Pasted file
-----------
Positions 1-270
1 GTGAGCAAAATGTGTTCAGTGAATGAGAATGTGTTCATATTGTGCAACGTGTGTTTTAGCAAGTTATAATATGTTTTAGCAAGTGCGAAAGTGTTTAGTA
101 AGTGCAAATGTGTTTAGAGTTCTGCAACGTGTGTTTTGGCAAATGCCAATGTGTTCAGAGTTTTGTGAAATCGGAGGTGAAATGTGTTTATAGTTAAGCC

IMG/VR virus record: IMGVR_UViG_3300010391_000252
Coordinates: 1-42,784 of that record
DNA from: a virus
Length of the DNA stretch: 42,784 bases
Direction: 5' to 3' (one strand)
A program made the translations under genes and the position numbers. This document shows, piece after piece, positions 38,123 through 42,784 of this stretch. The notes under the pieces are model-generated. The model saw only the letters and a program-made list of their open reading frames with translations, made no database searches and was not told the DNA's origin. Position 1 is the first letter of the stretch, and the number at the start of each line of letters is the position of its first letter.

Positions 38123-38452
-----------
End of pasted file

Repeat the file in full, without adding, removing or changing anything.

Positions 1-270
1 GTGAGCAAAATGTGTTCAGTGAATGAGAATGTGTTCATATTGTGCAACGTGTGTTTTAGCAAGTTATAATATGTTTTAGCAAGTGCGAAAGTGTTTAGTA
101 AGTGCAAATGTGTTTAGAGTTCTGCAACGTGTGTTTTGGCAAATGCCAATGTGTTCAGAGTTTTGTGAAATCGGAGGTGAAATGTGTTTATAGTTAAGCC

IMG/VR virus record: IMGVR_UViG_3300010391_000252
Coordinates: 1-42,784 of that record
DNA from: a virus
Length of the DNA stretch: 42,784 bases
Direction: 5' to 3' (one strand)
A program made the translations under genes and the position numbers. This document shows, piece after piece, positions 38,123 through 42,784 of this stretch. The notes under the pieces are model-generated. The model saw only the letters and a program-made list of their open reading frames with translations, made no database searches and was not told the DNA's origin. Position 1 is the first letter of the stretch, and the number at the start of each line of letters is the position of its first letter.

Positions 38123-38452